KNB is a top-flight company that specializes in prosthetic devices for movies and creature design. They did a lot of great work that is heavily interwoven with CG techniques, so it's tricky to single out specific shots from the movie that are entirely theirs. They were great to work with.

2009 was an extraordinary year for science-fiction, from your film to Avatar, Star Trek and District 9. Why do you think so many good sci-fi films rose to the surface last year, and do you think we'll see any good ones this year?
First of all, thank you for mentioning our film in the same breath as those other movies — all of which I loved. I don't think it's a coincidence that 2009 was a good year for sci-fi. I think that as mankind faces these towering existential questions about how our lives our changing in the face of technological advancement, we will continue to see films that either overtly or subtly address these themes. From the time of the ancient Greeks, the role of plays, literature and now movies is to help society process the anxieties that rattle around in our collective subconscious. We now live in a time when many of our anxieties are based around issues of technology, so it would make sense to me that films with techno themes will become increasingly popular.

Was there ever a discussion to create a SURROGATES-themed video game? The plot lends itself to a decent companion game.
There are no discussions that I know of, but I agree, it would make the basis for a cool game.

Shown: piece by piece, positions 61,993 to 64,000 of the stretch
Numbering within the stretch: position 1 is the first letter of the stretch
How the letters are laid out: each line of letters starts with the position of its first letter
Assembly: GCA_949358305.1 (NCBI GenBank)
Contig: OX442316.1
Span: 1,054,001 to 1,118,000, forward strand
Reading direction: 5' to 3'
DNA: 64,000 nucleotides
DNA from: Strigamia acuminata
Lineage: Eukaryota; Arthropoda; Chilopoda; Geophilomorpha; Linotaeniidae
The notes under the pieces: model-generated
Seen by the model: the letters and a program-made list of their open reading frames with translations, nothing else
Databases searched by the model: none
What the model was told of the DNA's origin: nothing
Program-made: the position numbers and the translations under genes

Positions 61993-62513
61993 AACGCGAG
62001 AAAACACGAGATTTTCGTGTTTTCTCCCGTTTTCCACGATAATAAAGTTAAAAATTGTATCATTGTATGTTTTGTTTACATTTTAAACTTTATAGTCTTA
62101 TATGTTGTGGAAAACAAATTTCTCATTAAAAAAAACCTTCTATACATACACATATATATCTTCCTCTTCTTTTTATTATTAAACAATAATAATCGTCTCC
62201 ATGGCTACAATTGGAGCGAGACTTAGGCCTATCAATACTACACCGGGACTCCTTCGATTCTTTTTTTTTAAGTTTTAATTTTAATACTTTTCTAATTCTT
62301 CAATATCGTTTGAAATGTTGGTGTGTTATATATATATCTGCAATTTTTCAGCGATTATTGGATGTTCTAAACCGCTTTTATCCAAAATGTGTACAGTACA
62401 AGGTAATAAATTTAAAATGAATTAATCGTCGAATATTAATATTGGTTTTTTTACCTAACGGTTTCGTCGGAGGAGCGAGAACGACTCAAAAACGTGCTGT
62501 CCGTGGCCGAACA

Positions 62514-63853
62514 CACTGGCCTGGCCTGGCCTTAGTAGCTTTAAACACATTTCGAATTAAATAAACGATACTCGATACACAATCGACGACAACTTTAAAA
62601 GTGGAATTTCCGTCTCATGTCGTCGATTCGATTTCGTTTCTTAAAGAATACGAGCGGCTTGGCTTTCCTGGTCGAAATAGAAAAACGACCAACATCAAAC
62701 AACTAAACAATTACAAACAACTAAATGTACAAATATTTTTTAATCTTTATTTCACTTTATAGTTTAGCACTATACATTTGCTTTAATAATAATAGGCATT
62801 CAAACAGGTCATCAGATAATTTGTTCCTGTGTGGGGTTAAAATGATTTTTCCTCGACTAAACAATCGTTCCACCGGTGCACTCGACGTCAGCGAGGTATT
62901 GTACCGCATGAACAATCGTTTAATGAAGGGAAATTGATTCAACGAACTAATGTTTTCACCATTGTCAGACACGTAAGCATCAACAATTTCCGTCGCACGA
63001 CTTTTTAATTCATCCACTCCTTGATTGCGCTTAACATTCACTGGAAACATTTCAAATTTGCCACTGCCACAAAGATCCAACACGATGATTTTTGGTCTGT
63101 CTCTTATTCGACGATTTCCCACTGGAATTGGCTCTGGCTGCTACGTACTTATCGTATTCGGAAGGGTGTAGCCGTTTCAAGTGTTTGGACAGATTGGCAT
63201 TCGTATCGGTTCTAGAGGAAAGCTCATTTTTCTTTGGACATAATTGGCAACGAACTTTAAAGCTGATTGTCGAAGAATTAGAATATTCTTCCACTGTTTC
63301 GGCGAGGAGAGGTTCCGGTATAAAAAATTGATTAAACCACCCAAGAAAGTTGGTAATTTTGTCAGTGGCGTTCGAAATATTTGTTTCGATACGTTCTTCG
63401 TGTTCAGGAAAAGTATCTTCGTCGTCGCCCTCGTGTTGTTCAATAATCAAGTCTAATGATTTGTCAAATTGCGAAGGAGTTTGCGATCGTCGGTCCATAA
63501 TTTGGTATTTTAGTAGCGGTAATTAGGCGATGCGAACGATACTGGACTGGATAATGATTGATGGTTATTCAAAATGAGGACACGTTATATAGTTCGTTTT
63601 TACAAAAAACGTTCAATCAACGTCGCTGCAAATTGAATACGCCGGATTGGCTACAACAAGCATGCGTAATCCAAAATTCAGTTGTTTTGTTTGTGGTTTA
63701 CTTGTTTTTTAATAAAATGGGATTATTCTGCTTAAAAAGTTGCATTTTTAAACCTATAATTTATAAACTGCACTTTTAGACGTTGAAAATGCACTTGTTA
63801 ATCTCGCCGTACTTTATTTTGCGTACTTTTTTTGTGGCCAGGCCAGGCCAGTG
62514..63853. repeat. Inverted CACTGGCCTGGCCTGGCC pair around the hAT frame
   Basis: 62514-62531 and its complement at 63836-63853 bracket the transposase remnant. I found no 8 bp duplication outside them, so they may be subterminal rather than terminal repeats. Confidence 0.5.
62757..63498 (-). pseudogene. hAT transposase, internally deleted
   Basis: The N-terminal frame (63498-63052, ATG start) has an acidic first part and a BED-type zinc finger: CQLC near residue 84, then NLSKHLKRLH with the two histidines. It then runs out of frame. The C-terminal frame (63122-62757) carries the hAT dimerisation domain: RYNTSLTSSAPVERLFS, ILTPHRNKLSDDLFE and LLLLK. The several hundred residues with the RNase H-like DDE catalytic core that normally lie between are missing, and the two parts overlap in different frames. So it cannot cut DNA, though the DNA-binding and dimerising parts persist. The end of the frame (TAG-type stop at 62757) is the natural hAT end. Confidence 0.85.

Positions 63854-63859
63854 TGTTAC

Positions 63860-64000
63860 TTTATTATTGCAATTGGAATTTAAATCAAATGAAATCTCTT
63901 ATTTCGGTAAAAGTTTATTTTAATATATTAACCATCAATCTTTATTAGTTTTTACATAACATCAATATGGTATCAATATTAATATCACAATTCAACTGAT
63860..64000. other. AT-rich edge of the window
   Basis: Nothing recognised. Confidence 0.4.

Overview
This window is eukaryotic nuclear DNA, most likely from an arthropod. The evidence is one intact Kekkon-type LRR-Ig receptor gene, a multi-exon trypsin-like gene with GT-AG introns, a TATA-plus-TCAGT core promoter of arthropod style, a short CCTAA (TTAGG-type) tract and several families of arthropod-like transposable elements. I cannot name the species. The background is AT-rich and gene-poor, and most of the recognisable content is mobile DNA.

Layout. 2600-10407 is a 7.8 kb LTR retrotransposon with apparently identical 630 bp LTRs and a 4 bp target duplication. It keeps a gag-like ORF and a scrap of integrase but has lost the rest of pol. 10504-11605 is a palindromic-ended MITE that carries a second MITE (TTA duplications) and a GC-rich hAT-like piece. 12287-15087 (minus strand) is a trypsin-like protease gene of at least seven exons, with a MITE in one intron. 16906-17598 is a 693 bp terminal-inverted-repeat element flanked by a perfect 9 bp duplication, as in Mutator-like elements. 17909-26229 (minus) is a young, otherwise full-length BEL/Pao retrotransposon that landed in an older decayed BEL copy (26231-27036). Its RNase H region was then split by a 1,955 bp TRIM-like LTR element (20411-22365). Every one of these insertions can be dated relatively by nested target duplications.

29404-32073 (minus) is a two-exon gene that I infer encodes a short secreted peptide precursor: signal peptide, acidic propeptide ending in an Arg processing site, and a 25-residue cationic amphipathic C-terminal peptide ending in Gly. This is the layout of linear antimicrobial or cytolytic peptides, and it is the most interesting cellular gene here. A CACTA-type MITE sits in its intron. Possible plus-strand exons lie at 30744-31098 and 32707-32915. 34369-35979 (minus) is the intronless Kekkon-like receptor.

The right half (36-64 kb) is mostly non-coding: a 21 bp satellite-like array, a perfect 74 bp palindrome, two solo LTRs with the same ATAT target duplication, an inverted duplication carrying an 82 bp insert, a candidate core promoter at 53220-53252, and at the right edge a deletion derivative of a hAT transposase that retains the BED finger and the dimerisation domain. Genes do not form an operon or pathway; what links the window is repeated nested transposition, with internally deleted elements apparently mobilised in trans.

Each of your films have boasted sound mixes that many have considered classic examples of sound design. Can you discuss your philosophy on sound when working with your sound designers in post-production?
I really appreciate this question because sound is something I care deeply about and I believe that mixers I've worked with will probably tell you that few directors get as involved with sound as I do. Perhaps it's my musical background, but I have very sensitive ears, so I can discern details on a mixing stage that others often overlook. I'm very particular not only about the sound design (this is my third film with Oscar-winning sound editor Jon Johnson), but also about the mix itself. I think a good soundtrack helps immerse the audience in the movie. Ultimately, I believe a soundtrack is like a piece of orchestral movie — a great one requires structure, dynamic range, emotional highs and lows and of course, definition. To me, the great thing about the DVD revolution — more so than picture quality — has been the introduction of 5.1 surround sound to the home.

Do you supervise aspects (video transfer, extras or other elements) of the home video (DVD/Blu-Ray) release for your films?
Yes. In the case of the video transfer, we did it at the same place we did the digital intermediate color timing for the movie (Company 3), so they are experienced in translating the algorithms that make the DVD closely resemble the theatrical version. I am deeply involved in that process, as is my cinematographer. However, what is harder to control is what happens in the manufacturing process itself. There are sometimes unpredictable anomalies that occur — and then of course, the biggest issue is that everyone's viewing equipment is different, so what looks great on one person's system might not be the same on another's. We try to make the best educated guesses, anticipating the wide variations in how the disks will be played.

I imagine that before writing and creating the world of Surrogates you studied the topic. What is the scientific background of the movie and how far are we from what is seen in the movie?
I did a fair amount of research for the movie, but really, what I discovered is that the best research was simply being a member of society in 2009. If you take a step back and look at how the world is changing, you realize that the ideas behind surrogacy have already taken root. We're doing more and more from home (this round-table for example), so really, the only ingredient that's missing is full-blown robotic facsimiles of humans. Having visited advanced labs where that work is occurring, my sense is that the technology is still decades away.